Public holidays in Mexico
Holidays in Mexico are an integral part of the country’s rich cultural heritage and history. These holidays are celebrated with great enthusiasm and often involve colorful parades, traditional music, dance, and delicious cuisine.
In Mexico there are 3 major kinds of public holidays:
- statutory holiday
- civic holiday
Statutory holidays in Mexico
Statutory holidays are legislated through the federal government. On this day employees are entitled to a day off with regular pay and schools (public and private) are closed for the day.
- If a statutory holiday falls on a Sunday, then Monday is considered a statutory holiday
- If a statutory holiday falls on Saturday, then Friday is considered a statutory holiday
- New Year’s Day (Año Nuevo) – January 1
- Constitution Day (Día de la Constitución) – February 5
- Benito Juárez Day (Día de Benito Juárez) – March 21
- Labor Day (Día del Trabajo) – May 1
- Independence Day (Día de la Independencia) – September 16
- Revolution Day (Día de la Revolución) – November 20
- Christmas (Navidad) – December 25
In addition to these dates, election days designated by federal and local electoral laws are also statutory holidays.
Civic holidays in Mexico
Civic holidays are observed nationwide, but employees are not entitled to a day off with pay, and schools (public and private) still continue.
- February 20 – Mexican Army Day (Día del Ejército)
- February 24 – Flag Day (Día de la Bandera)
- March 18 – Anniversary of the Oil Expropriation (Aniversario de la Expropiación Petrolera)
- April 21 – Heroic Defense of Veracruz (Heroica Defensa de Veracruz)
- May 5 – Fifth of May (Cinco de Mayo)
- May 8 – Miguel Hidalgo’s birthday (Natalicio de Miguel Hidalgo)
- June 1 – National Maritime Day (Día de la Marina)
- September 13 – Anniversary of the “Boy Heroes” or “Heroic Cadets” (Día de los Niños Héroes)
- September 16 – Cry of Dolores (Grito de Dolores)
- September 27 – Consummation of the War of Independence (Consumación de la Guerra de Independencia)
- September 30 – Morelos’ birthday (Natalicio de José Mª Morelos y Pavón)
- October 12 – Columbus Day (Día de la Raza)
- November 23 – Mexican Navy Day (Dia de la Armada de Mexico)
Festivities in Mexico
Festivities are traditional holidays to honor religious events, such as Carnival, Holy Week, Easter, etc., or public celebrations, such as Mother’s Day, Father’s Day, Valentine’s Day, etc.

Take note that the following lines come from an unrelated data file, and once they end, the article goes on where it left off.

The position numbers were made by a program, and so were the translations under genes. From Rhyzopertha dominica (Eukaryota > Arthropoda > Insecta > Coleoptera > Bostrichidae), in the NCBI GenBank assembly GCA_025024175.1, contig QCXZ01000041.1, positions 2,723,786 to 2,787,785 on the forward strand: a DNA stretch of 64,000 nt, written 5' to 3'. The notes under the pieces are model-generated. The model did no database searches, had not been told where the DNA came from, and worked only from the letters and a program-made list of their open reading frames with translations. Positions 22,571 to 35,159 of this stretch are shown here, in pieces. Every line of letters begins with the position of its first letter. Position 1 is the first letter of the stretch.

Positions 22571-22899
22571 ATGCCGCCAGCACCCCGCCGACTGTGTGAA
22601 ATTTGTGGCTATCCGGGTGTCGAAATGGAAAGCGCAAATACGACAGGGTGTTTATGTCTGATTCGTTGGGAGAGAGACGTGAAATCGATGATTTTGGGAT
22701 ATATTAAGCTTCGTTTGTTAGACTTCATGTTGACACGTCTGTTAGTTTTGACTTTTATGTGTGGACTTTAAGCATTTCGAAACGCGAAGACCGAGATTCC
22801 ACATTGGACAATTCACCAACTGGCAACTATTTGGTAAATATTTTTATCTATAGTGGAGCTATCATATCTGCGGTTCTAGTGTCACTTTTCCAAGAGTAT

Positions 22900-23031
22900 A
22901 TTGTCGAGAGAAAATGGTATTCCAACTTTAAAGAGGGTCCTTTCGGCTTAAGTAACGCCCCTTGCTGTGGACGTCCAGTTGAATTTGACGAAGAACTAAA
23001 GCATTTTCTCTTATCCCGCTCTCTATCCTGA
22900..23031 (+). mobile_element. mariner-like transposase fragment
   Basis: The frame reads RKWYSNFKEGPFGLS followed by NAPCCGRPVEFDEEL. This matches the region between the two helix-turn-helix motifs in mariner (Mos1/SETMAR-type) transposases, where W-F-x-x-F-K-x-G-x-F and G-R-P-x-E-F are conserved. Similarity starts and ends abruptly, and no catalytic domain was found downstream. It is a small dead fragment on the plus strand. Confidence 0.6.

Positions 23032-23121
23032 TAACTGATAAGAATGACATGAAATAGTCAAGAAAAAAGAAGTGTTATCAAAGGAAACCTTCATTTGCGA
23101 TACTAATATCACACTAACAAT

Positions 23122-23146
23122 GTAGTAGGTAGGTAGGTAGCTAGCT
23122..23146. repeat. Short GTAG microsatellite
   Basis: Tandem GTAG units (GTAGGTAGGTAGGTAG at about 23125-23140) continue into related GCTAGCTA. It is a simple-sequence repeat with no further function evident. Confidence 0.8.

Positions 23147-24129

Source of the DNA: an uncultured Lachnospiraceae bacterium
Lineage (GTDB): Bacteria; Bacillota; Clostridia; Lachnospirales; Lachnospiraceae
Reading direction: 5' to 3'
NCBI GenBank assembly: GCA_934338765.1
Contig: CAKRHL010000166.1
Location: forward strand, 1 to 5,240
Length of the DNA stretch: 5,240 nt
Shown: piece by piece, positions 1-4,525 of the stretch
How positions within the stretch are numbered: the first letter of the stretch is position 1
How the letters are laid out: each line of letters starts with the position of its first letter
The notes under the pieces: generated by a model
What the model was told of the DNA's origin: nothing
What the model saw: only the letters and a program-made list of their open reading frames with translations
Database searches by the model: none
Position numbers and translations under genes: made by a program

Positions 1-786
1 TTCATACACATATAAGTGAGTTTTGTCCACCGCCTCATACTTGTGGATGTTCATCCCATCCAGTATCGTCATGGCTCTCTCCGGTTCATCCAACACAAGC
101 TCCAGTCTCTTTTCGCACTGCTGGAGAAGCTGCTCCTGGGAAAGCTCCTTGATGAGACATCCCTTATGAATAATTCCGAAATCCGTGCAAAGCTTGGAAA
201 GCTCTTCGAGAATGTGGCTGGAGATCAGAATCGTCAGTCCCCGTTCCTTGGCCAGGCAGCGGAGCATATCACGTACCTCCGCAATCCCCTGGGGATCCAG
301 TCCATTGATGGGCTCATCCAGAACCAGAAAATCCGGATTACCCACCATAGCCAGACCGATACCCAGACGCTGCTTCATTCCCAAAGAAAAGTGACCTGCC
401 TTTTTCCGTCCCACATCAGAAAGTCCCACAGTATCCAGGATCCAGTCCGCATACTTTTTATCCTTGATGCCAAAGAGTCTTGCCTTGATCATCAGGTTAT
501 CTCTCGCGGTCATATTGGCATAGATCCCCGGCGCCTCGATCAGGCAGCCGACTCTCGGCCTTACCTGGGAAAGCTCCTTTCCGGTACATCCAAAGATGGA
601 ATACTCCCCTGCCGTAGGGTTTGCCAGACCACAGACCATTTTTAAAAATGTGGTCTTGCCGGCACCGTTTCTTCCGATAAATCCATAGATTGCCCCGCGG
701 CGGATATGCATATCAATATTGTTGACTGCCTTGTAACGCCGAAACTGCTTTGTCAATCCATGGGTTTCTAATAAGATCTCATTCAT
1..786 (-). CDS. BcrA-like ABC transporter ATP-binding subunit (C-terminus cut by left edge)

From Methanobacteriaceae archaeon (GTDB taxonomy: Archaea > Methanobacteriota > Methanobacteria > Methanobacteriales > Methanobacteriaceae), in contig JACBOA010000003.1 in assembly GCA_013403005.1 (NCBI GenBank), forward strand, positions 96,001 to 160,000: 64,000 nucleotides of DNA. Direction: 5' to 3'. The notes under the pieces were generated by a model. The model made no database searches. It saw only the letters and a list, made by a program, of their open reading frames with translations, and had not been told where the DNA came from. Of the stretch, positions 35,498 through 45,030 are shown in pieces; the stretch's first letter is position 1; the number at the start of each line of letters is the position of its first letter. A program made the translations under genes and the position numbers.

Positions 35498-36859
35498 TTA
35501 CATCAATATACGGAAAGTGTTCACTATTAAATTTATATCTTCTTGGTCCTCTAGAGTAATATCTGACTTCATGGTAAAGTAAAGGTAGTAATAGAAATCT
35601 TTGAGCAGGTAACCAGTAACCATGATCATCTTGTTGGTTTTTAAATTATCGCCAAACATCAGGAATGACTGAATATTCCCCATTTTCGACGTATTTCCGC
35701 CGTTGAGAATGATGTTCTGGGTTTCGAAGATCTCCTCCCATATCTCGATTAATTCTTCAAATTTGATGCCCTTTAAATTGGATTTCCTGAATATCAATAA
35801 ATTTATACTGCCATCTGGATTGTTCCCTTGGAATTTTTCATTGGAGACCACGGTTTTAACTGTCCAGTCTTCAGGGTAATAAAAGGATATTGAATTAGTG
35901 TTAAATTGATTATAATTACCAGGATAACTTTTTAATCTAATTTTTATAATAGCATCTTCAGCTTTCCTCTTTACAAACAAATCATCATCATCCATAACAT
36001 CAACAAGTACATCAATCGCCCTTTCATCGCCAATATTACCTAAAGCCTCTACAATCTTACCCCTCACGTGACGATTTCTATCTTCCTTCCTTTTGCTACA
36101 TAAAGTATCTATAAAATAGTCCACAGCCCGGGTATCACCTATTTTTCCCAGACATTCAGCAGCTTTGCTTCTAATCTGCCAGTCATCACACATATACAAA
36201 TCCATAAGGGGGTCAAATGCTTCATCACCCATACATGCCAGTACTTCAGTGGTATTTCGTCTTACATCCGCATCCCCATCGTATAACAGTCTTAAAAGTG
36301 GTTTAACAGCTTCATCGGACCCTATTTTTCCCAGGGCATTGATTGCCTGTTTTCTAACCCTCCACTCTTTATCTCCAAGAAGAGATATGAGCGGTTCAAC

- January 6 – Epiphany (Día de los Reyes Magos)
- February 2 – Candlemas (Día de la Candelaria)
- Thursday to Tuesday before Ash Wednesday – Carnival (Carnaval)
- February 14 – Valentine’s Day (Día del Amor y la Amistad)
- March 8 – International Women’s Day (Día Internacional de la Mujer)
- March or April – Holy Thursday (Jueves Santo)
- March or April – Good Friday (Viernes Santo)
- April 30 – Children’s Day (Día del Niño)
- May 10 – Mother’s Day (Día de las Madres)
- May 15 – Teacher’s Day (Día del Maestro)
- May 23 – Students’ Day (Día del estudiante)
- Third Sunday of June – Father’s Day (Día del Padre)
- November 1 – All Saints’ Day (Día de Todos los Santos)
- November 2 – Day of the Dead (Día de Muertos)
- December 12 – Feast of Our Lady of Guadalupe (Día de la Virgen de Guadalupe)
- December 16–24 – Las Posadas (Las Posadas)
- December 24 – Christmas Eve (Nochebuena)
- December 25 – Christmas (Navidad)
- December 28 – Holy Innocents Day (Día de los Santos Inocentes)
- December 31 – New Year’s Eve (Víspera de Año Nuevo)
Mexico has additional regional and local holidays that may not be observed nationwide. Additionally, some holidays may be subject to change, so it’s a good idea to check the latest information if you plan to visit or celebrate in Mexico.
Holidays provide an opportunity for Mexicans to connect with their cultural roots, remember their history, and come together as a nation. Visitors to Mexico during these times can experience the festive spirit that defines the country’s holiday celebrations.